An oft-cited criticism of the healthcare quality movement is that it evaluates healthcare providers on factors beyond our control
Take the emergency department (ED). We providers can't stop our discharged patients from skipping their meds and follow-up appointments and landing back in the hospital. And surely we can't be held accountable if a brusque nurse interaction gives our satisfaction scores a ding.
Or can we?
As a Medical Director, I was in a unique situation in which one physician group managed two very different emergency rooms at hospitals 16 miles apart. It was, (to my geeky scientific brain) a controlled experiment. If the same providers practiced the same medicine at both EDs, we'd be able to see which quality metrics were really
under our control.
The experience taught me an important lesson. When it comes to quality improvement, providers can often control more than we think we can.
Here's why I believe it.
A Tale of Two EDs
Our local practice has managed two EDs in the Dignity Health system since 2002. These departments may be sisters, but their pressures, patients, and appearance couldn't be more different. French Hospital Medical Center
is located in the busy college town of San Luis Obispo. It's a technologically advanced facility with an ICU and an ED that sees a lot of complex, highly acute patients. In many ways, working at French feels like working in a tertiary hospital. It's interesting, intellectually challenging, and fast-paced. Arroyo Grande Community Hospital
is just down the road, but it feels worlds away. The road to town winds through cabbage patches. The main street is so sleepy that the hospital's appearance comes as a surprise. Arroyo Grande's ED has more of a "community" feel and treats plenty of colds, rashes, and fussy babies between emergencies.
As stated above, I viewed these sister EDs as an interesting experiment. After all, the providers, processes, and medicine were exactly the same at both EDs. In addition, both were staffed by the same excellent providers who upheld the highest clinical standards and dedicated themselves to continuous quality improvement.
Therefore, any differences in quality and performance would therefore be due to factors beyond our control, right?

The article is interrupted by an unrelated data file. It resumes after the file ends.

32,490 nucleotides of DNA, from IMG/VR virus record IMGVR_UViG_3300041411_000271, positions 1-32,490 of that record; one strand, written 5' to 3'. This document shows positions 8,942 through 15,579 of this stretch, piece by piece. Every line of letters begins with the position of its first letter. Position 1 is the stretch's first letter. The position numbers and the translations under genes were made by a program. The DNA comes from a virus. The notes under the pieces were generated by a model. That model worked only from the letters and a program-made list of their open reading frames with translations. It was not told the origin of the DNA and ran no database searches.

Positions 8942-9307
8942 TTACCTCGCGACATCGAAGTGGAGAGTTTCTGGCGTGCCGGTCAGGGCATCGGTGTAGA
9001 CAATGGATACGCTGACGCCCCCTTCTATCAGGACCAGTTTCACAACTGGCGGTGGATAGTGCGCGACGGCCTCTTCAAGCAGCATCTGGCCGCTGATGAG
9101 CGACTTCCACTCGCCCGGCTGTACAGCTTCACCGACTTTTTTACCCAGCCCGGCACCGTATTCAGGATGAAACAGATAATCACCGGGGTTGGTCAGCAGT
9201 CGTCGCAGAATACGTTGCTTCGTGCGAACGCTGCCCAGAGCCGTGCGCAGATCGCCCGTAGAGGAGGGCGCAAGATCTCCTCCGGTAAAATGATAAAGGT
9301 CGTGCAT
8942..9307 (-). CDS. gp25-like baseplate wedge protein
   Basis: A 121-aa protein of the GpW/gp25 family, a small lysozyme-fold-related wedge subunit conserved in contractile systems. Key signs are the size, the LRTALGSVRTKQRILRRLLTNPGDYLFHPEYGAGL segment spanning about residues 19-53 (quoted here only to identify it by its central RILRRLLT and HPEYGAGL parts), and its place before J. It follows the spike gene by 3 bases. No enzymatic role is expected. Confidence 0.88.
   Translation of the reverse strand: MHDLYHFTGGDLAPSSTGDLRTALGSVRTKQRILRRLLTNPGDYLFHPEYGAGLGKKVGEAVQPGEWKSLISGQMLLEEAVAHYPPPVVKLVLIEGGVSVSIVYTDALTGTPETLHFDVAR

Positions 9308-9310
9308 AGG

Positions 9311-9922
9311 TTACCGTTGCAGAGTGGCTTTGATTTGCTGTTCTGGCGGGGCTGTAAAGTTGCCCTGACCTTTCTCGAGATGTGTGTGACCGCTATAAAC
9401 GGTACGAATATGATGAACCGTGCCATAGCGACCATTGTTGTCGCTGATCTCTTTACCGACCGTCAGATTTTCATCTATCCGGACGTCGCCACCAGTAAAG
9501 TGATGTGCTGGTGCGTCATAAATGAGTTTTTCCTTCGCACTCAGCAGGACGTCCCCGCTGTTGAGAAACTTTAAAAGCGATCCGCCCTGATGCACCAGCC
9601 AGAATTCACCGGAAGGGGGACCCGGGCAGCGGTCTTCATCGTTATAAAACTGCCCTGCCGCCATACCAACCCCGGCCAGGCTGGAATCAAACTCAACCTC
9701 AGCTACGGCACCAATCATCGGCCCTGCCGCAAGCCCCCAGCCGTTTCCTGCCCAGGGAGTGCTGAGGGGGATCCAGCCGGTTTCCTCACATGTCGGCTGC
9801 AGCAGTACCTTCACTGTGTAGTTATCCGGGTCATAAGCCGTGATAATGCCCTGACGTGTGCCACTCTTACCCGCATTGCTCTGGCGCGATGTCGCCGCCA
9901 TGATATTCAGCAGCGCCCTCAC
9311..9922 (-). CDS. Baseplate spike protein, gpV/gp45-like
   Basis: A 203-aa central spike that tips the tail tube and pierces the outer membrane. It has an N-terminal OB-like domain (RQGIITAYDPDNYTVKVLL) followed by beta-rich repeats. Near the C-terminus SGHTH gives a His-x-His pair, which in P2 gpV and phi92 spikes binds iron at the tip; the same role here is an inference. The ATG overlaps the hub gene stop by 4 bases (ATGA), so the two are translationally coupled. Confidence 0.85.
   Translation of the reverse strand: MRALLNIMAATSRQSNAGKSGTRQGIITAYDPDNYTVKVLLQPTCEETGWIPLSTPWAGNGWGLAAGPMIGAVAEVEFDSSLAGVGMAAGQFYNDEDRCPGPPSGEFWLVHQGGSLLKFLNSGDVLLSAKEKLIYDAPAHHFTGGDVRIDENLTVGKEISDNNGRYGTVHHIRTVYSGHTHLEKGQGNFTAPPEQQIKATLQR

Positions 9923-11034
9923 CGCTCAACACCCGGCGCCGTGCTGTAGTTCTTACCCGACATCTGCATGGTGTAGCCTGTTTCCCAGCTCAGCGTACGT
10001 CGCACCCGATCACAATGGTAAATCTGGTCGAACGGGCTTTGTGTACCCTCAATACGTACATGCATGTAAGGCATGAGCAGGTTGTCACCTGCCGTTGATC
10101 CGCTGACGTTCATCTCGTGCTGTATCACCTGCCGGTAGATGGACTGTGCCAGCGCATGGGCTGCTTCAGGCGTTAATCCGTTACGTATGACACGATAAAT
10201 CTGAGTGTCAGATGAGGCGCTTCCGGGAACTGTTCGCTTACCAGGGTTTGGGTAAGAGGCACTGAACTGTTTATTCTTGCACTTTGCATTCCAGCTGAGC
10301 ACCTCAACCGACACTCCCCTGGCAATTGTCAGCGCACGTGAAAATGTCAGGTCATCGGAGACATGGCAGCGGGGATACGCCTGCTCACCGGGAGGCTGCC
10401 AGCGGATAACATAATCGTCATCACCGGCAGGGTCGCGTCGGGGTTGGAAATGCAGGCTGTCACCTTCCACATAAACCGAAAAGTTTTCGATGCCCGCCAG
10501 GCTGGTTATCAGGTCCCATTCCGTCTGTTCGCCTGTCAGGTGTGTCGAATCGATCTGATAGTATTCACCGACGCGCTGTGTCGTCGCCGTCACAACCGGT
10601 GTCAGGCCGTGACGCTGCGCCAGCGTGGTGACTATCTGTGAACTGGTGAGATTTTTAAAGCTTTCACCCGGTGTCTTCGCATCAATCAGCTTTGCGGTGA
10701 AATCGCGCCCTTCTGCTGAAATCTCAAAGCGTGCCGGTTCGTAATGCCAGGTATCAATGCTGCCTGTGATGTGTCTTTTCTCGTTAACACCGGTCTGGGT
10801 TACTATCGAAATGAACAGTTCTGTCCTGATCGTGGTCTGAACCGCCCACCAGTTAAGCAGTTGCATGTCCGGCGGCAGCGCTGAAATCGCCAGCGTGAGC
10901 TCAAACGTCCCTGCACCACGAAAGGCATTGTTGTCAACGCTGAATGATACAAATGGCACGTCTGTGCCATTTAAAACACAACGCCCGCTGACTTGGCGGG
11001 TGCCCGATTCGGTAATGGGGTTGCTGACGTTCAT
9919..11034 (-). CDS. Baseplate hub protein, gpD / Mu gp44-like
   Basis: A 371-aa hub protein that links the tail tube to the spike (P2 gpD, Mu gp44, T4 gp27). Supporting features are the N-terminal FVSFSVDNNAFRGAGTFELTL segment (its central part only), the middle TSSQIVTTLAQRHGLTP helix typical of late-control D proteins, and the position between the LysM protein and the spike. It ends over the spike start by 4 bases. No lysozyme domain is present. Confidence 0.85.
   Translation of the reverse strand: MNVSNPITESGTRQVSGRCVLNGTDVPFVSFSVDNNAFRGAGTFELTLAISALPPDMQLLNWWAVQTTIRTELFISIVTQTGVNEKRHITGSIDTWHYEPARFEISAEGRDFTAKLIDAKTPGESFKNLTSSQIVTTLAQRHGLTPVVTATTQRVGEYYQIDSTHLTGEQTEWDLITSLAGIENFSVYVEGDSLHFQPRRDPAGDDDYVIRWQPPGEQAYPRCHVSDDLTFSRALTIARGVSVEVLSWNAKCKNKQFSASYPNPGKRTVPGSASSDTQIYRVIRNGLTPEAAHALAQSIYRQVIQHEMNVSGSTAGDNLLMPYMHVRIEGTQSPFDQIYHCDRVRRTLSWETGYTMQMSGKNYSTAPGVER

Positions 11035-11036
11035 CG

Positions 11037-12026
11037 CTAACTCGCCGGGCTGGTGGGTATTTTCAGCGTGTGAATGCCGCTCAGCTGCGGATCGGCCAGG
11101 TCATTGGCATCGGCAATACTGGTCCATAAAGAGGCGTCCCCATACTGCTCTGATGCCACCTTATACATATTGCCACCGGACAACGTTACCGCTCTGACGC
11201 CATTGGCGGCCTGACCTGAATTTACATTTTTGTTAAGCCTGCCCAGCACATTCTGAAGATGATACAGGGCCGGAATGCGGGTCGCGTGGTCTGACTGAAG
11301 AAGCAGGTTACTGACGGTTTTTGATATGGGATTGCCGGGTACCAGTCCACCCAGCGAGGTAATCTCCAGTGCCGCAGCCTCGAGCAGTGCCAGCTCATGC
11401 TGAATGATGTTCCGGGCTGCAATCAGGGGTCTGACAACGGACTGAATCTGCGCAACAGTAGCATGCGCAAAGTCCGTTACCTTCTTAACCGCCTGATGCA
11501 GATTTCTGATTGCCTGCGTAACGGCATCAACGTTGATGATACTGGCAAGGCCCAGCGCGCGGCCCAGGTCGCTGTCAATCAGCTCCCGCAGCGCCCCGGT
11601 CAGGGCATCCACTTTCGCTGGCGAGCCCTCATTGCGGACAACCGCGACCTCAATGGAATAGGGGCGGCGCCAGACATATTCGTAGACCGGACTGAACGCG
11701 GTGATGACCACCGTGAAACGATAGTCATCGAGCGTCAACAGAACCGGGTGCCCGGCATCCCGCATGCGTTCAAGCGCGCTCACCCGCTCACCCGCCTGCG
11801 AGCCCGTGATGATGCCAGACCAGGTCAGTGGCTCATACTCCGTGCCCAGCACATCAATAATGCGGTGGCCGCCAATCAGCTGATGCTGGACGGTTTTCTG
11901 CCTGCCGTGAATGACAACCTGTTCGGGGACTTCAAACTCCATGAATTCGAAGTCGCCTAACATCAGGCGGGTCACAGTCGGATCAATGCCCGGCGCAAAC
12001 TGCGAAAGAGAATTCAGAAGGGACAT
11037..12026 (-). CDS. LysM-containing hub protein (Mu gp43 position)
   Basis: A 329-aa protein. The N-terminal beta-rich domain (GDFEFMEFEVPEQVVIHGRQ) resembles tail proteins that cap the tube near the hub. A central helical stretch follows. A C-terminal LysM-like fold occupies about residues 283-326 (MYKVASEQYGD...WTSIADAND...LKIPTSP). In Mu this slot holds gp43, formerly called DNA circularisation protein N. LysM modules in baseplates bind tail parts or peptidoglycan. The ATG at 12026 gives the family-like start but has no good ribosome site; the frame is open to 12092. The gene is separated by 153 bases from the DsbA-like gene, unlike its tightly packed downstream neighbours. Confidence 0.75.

Well, what I actually learned is that very little is beyond our control as providers. For example:
A patient in the French Hospital ED once complained to me, “I was at the ED in Arroyo Grande yesterday, and it was a waste of time! Those doctors there, they don’t know what they’re doing!”
Funny, the doctor he'd seen yesterday in Arroyo Grande was me (though I didn't tell him).
But in a way, it made sense. French's ED usually ranked first in Dignity Health when it came to patient satisfaction. Arroyo Grande was usually in the top ten — pretty good for a big health system. But with the same providers and clinical leaders working at both campuses, it seemed weird they weren’t running neck and neck.
It would have been easy to chalk the difference up to confirmation bias (i.e., people seeing what they expect to see). After all, French had an elite reputation, while Arroyo Grande was perceived as more work-a-day.
However, our previous Medical Director had been convinced that the real issues were cultural. He'd been working hard to improve provider-nurse relationships
at Arroyo Grande. And when I took the job, that torch passed to me.
So I followed his example of meeting monthly with the nurses to discuss issues and hear feedback. My partners and I also set out to build bridges. "We really can't do it without you," was our mantra. We began to extend our continuing education programs
to the nurses so we could all learn together.
Gradually, tensions in the department eased. Nurses and providers began working together on process improvement and experiencing wins. A year later, the nurses were happier, walking around with their heads up and their shoulders down.
Arroyo Grande's Chief Nurse Executive describes our current working relationship in the following video. (She appears at 1:37 in this compilation.)